Publication Ethics

The publication of an article in a peer-reviewed journal is a very crucial task in disseminating knowledge and contributes for the scientific development. As a peer-reviewed journal, the rigor of scientific publication is expected to be observed in the course of evaluating papers that are submitted. Therefore, ethical behavior is expected for all parties involved during the publishing process: the author, the journal editor, the peer reviewer and the publisher.

Plagiarism and originality

Authors or contributors are required to properly cite and quote sources of literature that they used in their research articles. Plagiarism may be manifested in variety of ways such as using another’s paper as the author’s own paper, intentional or unintentional copying or paraphrasing parts of another’s paper without citation, claiming results from research conducted by others.

Each case identified is subject to additional analysis to confirm the existence of the fact of proper attribution by the authors of the manuscript. If the fact of lack of proper attribution (plagiarism) is confirmed, the manuscript is rejected without the right to reconsider. If self-plagiarism is found, the manuscript is rejected and a notification is sent to the author that his/her manuscript is not unique enough. all articles that have more than 20% plagiarism (by turnitin) will be immediately rejected.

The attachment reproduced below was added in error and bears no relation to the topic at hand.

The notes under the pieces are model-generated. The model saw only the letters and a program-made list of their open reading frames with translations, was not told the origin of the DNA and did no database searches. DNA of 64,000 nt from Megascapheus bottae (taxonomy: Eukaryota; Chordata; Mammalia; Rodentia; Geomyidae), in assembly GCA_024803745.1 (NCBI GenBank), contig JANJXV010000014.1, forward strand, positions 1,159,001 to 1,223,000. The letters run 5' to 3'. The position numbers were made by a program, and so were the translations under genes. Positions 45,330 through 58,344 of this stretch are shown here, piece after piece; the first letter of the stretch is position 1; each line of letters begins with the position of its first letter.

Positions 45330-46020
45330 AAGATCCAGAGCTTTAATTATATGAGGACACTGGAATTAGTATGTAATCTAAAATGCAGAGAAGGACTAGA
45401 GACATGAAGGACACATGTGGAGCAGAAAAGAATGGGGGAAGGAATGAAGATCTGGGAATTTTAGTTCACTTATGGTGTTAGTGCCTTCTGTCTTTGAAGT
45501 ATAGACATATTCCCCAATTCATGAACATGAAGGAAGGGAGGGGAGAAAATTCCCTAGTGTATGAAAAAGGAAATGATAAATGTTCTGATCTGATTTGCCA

If plagiarism is found after the publication of the article, the article is marked in all indexing resources with the label "PLAGIARISM" or "DUPLICATE", without deleting it from the archive of the journal, where the same label is used.
In this case, the editorial board of the journal reserves the right to impose penalties in accordance with the License Agreement between the Licensor (authors) and the Licensee (Publisher) within the framework of the damage caused to the Licensee, both material and moral.